A year ago on August 3, Islamic State militants stormed the homelands of Iraq’s Yazidi minority, killing hundreds of men and enslaving thousands of women. The scenes of desperate Yazidi families crowding on the top of Sinjar mountain without food or water spurred Kurdish fighters into action, an emergency airlift and the start of the U.S. airstrike campaign against the Islamic State Sunni extremists. VOA's Sharon Benh reports from northern Iraq.
Video

Video Bangkok Warned It Soon Could Be Submerged

Italy's Venice and America's New Orleans are not the only cities gradually submerging. The nearly ten million residents of the Bangkok urban area now must confront warnings the city could become uninhabitable in a few decades. VOA Correspondent Steve Herman reports from the Thai capital.
Video

Video Inclusive Gym Gets People With Disabilities in Fitness Spirit

Individuals with special needs are 58 percent more likely to be obese than the general population. According to the U.S. Centers for Disease Control, they also have an increased likelihood of anxiety, depression and social isolation. But a sports club outside Washington wants to make a difference in these people's lives. With Carol Pearson narrating, VOA's June Soh reports.
Video

Video Astronauts Train Underwater for Deep Space Missions

Manned deep space missions are still a long way off, but space agencies are already testing procedures, equipment and human stamina for operations in extreme environment conditions. Small groups of astronauts take turns in spending days in an underwater lab, off Florida’s southern coast, simulating future missions to some remote world. VOA’s George Putic reports.
Video

Video Special Olympics Show Competitors' Skill, Determination

Special Olympics competitions will wrap up Saturday in Los Angeles, and the closing ceremony for athletes with intellectual disabilities will be held Sunday night. In a week of competition, athletes have shown what they can do through skill and determination. VOA's Mike O'Sullivan reports.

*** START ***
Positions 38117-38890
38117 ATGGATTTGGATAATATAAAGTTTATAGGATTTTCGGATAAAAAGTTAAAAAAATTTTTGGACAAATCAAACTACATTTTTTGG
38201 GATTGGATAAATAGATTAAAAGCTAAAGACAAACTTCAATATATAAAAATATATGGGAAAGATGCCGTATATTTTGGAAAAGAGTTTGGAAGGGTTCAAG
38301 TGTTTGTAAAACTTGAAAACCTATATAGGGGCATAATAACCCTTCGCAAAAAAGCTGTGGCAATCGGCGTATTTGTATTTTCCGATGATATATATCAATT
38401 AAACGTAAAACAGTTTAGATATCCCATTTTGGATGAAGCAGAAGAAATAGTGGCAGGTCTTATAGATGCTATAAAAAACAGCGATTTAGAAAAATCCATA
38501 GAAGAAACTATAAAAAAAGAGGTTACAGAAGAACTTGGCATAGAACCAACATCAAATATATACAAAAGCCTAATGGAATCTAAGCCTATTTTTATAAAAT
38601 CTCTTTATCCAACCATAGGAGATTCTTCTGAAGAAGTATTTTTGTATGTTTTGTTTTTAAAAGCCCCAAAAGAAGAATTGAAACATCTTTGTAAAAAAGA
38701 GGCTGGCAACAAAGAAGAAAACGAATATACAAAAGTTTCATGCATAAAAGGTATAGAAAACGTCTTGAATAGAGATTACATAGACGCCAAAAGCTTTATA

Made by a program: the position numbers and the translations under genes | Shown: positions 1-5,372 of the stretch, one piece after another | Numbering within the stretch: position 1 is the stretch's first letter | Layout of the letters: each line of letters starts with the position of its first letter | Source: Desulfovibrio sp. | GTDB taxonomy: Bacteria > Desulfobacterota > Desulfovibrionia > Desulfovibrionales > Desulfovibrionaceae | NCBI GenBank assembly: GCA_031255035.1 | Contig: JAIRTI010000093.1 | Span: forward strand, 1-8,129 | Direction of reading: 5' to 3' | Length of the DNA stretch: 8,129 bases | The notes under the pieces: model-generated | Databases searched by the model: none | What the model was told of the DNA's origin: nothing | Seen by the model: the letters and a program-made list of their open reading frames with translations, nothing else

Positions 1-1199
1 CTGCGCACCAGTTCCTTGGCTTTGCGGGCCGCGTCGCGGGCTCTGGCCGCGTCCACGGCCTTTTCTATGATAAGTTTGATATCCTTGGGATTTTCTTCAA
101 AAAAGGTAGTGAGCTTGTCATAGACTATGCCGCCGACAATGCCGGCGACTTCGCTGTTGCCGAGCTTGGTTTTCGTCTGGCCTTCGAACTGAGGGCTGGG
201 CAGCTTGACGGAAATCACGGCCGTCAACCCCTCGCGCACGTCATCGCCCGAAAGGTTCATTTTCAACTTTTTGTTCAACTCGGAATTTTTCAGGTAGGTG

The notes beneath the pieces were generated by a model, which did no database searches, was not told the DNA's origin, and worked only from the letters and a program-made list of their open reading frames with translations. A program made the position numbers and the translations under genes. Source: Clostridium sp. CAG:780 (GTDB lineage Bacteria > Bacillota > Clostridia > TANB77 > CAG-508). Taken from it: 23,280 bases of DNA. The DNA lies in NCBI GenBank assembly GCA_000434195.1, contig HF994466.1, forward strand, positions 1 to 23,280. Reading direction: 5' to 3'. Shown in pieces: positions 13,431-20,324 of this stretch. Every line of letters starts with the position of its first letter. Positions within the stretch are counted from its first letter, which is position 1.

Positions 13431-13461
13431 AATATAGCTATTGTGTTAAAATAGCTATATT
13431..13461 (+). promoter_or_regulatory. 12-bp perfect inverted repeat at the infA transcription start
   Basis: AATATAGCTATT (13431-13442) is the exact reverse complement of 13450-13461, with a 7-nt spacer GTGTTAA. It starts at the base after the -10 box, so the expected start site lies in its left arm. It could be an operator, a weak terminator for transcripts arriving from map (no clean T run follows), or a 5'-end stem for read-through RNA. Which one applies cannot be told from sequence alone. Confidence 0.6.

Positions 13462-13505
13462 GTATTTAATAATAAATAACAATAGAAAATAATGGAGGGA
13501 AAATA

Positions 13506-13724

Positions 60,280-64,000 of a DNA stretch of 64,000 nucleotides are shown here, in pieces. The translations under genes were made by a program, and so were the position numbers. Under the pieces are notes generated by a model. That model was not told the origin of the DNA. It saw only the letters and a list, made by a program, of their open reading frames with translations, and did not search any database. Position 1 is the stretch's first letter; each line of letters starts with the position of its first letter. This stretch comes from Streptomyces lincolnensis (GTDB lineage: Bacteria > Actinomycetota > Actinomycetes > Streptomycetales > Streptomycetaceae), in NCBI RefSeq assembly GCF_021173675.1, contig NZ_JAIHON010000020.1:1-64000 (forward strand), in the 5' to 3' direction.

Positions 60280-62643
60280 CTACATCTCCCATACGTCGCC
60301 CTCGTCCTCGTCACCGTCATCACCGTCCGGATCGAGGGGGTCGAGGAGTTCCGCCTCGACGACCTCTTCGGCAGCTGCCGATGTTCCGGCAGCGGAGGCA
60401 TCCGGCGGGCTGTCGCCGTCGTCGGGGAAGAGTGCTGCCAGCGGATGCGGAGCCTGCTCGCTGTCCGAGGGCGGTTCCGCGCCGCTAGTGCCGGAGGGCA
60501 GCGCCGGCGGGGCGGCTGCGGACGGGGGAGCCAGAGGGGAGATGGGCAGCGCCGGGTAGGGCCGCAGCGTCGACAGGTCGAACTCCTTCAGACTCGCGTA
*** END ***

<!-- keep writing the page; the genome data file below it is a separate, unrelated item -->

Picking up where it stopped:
Video

Video Civil Rights Leaders Struggled to Achieve Voting Rights Act

Fifty years ago, lawmakers approved, and U.S. President Lyndon Johnson signed, the Voting Rights Act of 1965. The measure outlawed racial discrimination in voting, giving millions of blacks in many parts of the southern United States federal enforcement of the right to vote. Correspondent Chris Simkins introduces us to some civil rights leaders who were on the front lines in the struggle for voting rights.
Video

Video Shooter’s Grill: Serving Food with a Touch of the Second Amendment

Shooter's Grill, a restaurant in Rifle, Colorado, attracts visitors from all over the world as well as local patrons. The reason? Waitresses openly carry loaded firearms as they serve food, and customers are welcome to carry them, too. VOA's Enming Liu and Lin Yang paid a visit to Shooter's Grill, and heard different opinions about this unique establishment.
Video

Video Despite Controversy, Business Owner Continues Sale of Confederate Flags

At Cooter’s, a store in rural Sperryville, Virginia, about 120 kilometers west of Washington, D.C., Confederate flags are flying off the shelves. The red, white and blue battle flag, with 13 white stars representing the Confederate states, was carried by southern forces during the U.S. Civil War in the 1860s. The South had seceded from the Union over several key issues of disagreement, including slavery. VOA’s Deborah Block has the story.
Video

Video Booming London Property a ‘Haven for Dirty Money’

Billions of dollars of so-called ‘dirty money’ from the proceeds of crime - especially from Russia - are being laundered through the London property market, according to anti-corruption activists. As Henry Ridgwell reports from the British capital, the government has pledged to crack down on the practice.
Video

Video Hometown of Boy Scouts of America Founder Reacts to Gay Leader Decision

Ottawa, Illinois, is the hometown of W.D. Boyce, who founded the Boy Scouts of America in 1910. In Ottawa, where Scouting remains an important part of the legacy of the community, the end of the organization's ban on openly gay adult leaders was seen as inevitable. VOA's Kane Farabaugh reports.

VOA Blogs